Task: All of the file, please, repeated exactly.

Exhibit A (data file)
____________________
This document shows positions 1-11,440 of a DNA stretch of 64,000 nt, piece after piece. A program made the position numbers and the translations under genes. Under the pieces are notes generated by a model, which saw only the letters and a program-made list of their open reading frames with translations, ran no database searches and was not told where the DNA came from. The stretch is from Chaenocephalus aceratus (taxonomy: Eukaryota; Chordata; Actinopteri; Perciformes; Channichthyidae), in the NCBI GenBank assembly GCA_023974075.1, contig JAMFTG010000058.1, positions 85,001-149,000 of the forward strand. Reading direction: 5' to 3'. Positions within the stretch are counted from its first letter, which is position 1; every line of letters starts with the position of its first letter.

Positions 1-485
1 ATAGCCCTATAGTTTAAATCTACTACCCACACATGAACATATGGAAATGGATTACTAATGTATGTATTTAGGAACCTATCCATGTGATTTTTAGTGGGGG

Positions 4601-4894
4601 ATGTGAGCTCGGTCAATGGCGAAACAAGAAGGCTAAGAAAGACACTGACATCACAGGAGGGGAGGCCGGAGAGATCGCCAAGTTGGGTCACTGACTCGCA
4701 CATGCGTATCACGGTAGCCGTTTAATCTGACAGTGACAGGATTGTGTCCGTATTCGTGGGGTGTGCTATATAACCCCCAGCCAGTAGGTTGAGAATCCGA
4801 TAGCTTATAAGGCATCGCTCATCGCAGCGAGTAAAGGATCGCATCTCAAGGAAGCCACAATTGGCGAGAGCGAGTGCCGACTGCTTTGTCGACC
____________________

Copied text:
This document shows positions 1-11,440 of a DNA stretch of 64,000 nt, piece after piece. A program made the position numbers and the translations under genes. Under the pieces are notes generated by a model, which saw only the letters and a program-made list of their open reading frames with translations, ran no database searches and was not told where the DNA came from. The stretch is from Chaenocephalus aceratus (taxonomy: Eukaryota; Chordata; Actinopteri; Perciformes; Channichthyidae), in the NCBI GenBank assembly GCA_023974075.1, contig JAMFTG010000058.1, positions 85,001-149,000 of the forward strand. Reading direction: 5' to 3'. Positions within the stretch are counted from its first letter, which is position 1; every line of letters starts with the position of its first letter.

Positions 1-485
1 ATAGCCCTATAGTTTAAATCTACTACCCACACATGAACATATGGAAATGGATTACTAATGTATGTATTTAGGAACCTATCCATGTGATTTTTAGTGGGGG

Positions 4601-4894
4601 ATGTGAGCTCGGTCAATGGCGAAACAAGAAGGCTAAGAAAGACACTGACATCACAGGAGGGGAGGCCGGAGAGATCGCCAAGTTGGGTCACTGACTCGCA
4701 CATGCGTATCACGGTAGCCGTTTAATCTGACAGTGACAGGATTGTGTCCGTATTCGTGGGGTGTGCTATATAACCCCCAGCCAGTAGGTTGAGAATCCGA
4801 TAGCTTATAAGGCATCGCTCATCGCAGCGAGTAAAGGATCGCATCTCAAGGAAGCCACAATTGGCGAGAGCGAGTGCCGACTGCTTTGTCGACC